Guanacaste (Enterolobium cyclocarpum)

Guanacaste (Enterolobium cyclocarpum)

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Common Name(s): Guanacaste, Parota

Scientific Name: Enterolobium cyclocarpum

Distribution: Primarily Central America, as well as Mexico and northern South America

Tree Size: 65-100 ft (20-30 m) tall, 5-8 ft (1.5-2.5 m) trunk diameter

Average Dried Weight: 27 lbs/ft3 (440 kg/m3)

Specific Gravity (Basic, 12% MC): .34, .44

Janka Hardness: 470 lbf (2,100 N)

Modulus of Rupture: 8,640 lbf/in2 (59.6 MPa)

Elastic Modulus: 1,226,000 lbf/in2 (8.46 GPa)

Crushing Strength: 5,390 lbf/in2 (37.2 MPa)

Shrinkage: Radial: 2.2%, Tangential: 4.9%, Volumetric: 7.1%, T/R Ratio: 2.2

Color/Appearance: Heartwood is light to medium brown, sometimes with a reddish hue. Darker streaks of brown are sometimes present. Sapwood is pale yellow and is clearly demarcated from the heartwood.

Grain/Texture: Grain usually slightly interlocked. Very coarse texture. Moderate natural luster.

Endgrain: Diffuse-porous; solitary and radial multiples; very large pores in no specific arrangement, very few; mineral/gum deposits occasionally present; parenchyma vasicentric, confluent; narrow to medium rays, spacing wide.

Rot Resistance: Rated as durable to very durable; mixed insect resistance.

Workability: Easy to work with hand and machine tools. However, tearout is common during planing, and fuzzy surfaces may be seen after machining, especially on quartersawn surfaces. Glues and finishes well.

Odor: No characteristic odor.

Allergies/Toxicity: Although severe reactions are quite uncommon, Guanacaste has been reported to cause eye and respiratory irritation. See the articles Wood Allergies and Toxicity and Wood Dust Safety for more information.

Pricing/Availability: Because of the large trunk size, very large slabs of natural-edged Guanacaste are not uncommon (and their weight is generally much lighter than other imported hardwoods). Boards and other sawn lumber is also occasionally available. Prices should be moderate for an imported hardwood.

Sustainability: This wood species is not listed in the CITES Appendices or on the IUCN Red List of Threatened Species.

Common Uses: Furniture frames, table slabs, boatbuilding, millwork, and turned objects.

Comments: Guanacaste has a unique appearance and texture, which is mostly due to its very large pores, which give it a somewhat coarse-textured, almost fibrous look.

Related Species:

None available.

Related Articles:

None available.


Guanacaste (Enterolobium cyclocarpum)

Guanacaste (sanded)

Guanacaste (sealed)

Guanacaste (sealed)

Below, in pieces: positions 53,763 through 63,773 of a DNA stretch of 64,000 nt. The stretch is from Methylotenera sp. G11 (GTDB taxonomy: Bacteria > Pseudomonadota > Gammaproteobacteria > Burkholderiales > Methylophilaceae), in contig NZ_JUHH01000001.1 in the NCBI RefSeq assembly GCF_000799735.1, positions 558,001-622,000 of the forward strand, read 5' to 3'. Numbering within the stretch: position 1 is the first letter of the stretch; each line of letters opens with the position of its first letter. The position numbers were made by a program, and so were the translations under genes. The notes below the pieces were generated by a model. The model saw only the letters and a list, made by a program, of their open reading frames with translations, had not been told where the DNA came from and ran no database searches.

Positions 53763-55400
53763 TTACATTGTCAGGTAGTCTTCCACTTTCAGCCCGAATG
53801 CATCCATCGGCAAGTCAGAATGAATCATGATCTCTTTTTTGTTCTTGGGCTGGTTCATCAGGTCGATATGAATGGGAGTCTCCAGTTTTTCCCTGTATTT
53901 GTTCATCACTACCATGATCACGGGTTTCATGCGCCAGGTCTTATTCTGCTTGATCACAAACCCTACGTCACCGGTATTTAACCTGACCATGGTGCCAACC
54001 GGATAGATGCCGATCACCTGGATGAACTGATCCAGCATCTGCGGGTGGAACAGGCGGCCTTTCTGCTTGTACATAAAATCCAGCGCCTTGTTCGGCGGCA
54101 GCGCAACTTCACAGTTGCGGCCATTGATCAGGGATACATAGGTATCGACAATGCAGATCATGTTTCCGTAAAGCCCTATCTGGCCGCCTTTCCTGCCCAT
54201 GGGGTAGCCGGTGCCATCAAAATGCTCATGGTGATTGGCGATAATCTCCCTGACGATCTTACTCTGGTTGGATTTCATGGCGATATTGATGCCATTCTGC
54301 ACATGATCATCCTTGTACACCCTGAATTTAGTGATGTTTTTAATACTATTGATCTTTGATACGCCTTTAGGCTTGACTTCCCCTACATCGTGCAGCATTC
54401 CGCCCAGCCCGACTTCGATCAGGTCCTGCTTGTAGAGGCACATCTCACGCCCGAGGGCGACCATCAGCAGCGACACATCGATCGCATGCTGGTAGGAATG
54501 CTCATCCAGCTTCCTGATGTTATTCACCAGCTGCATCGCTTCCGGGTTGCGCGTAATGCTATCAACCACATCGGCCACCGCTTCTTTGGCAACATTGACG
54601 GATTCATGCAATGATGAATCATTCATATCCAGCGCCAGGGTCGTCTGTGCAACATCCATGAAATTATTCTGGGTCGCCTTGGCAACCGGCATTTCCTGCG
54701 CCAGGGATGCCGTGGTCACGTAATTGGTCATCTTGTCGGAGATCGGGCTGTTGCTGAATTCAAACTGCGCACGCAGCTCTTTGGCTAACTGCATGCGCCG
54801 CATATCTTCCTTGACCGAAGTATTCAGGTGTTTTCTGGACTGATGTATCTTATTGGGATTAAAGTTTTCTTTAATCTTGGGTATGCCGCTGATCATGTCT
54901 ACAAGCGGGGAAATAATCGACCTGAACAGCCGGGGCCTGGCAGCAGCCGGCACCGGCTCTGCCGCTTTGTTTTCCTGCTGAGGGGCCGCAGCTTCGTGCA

Guanacaste (endgrain)

Guanacaste (endgrain)

Guanacaste (endgrain 10x)

Guanacaste (endgrain 10x)


  1. wendy August 14, 2018 at 1:09 pm - Reply

    Does any one know the moisture setting for this wood on a moisture meter making veneer out of it

  2. Melissa June 5, 2018 at 12:43 pm - Reply

    Does anyone know if we can use this wood to make exterior tables?

    • cass July 10, 2018 at 11:28 am - Reply

      the store Timber Woodworking Machinery in Mesa Arizona has plenty, including a few large slabs!

  3. David January 5, 2018 at 3:10 pm - Reply

    In El Salvador used for furniture, doors, beds, shelves. Known as “conacaste”, a word from the local Nahuat language meaning “ear tree” because of the shape of its seed pods (interesting to read about similar usage in Hawaii). As everyone else observes, its sawdust is very irritating to the lungs and eyes. One way to banish bats from a building is to ignite conacaste shavings (sprinkled with a bit of water) in a pan and let them smolder in the building.

  4. Casey Marriott February 16, 2017 at 8:44 pm - Reply

    Parota’s two-tone colouring makes beautiful wooden furniture, which we came across a lot of in Mexico in very large sizes. We’re now working solely with parota wood at, and the natural lustre really shows up well just by sealing it with oils.

    • Patrick Atanasije Pineda December 11, 2017 at 7:44 pm - Reply

      I just bought a large slab 3.50m x 1.10 going to make a 12 person dining table, any tips or suggestions. How does this wood finish with oil vs polyurethene ?

    • Gisele September 13, 2018 at 3:27 pm - Reply

      Hi Casey,

      I am trying to find an expert on the wood. You’re site is beautiful by the way.

      I have a slab that is my leather studio work table. I would like to use it without treating it with oil. Should I be concerned that it will ruin? If I need to treat it do you have an oil recommendation that will leave it looking natural as possible without a shine?

      Thanks, Gisele

      • Justine November 21, 2018 at 5:00 pm - Reply

        Hi Gisele, try polyurethane. It gives an amazing finishing while you protect it

  5. Isak Ziegner November 24, 2015 at 2:54 pm - Reply

    We call it “sneeze wood” in Hawaii. Really rough on the lungs. THis wood is really beautiful and can be a look alike for big island koa with its red coloration. Very similar to monkey pod but with the red hue added. It is rather soft and a lot lighter than most other slabs. Goes by “Parota” with most US retailers. Called Ear pod sometimes in Hawaii due to some seriously strange ear shaped seed pods.

  6. Louis Pereira June 3, 2015 at 12:11 pm - Reply

    This is very true. I just finished a high top table with this. Turned out great but during the sanding and planning of this wood I had to keep a dust mask on even with a vacumm connected to the equipment.

  7. Matthew September 25, 2014 at 7:24 pm - Reply

    “No characteristic odor,” huh? The sawdust from this stuff is like cayenne powder. If you’ve got a dustmask on and get just a bit in your nose, you’ll be sneezing the rest of the day.

  8. Andrea Arzensek August 16, 2014 at 4:24 pm - Reply

    that is one beautiful wood!

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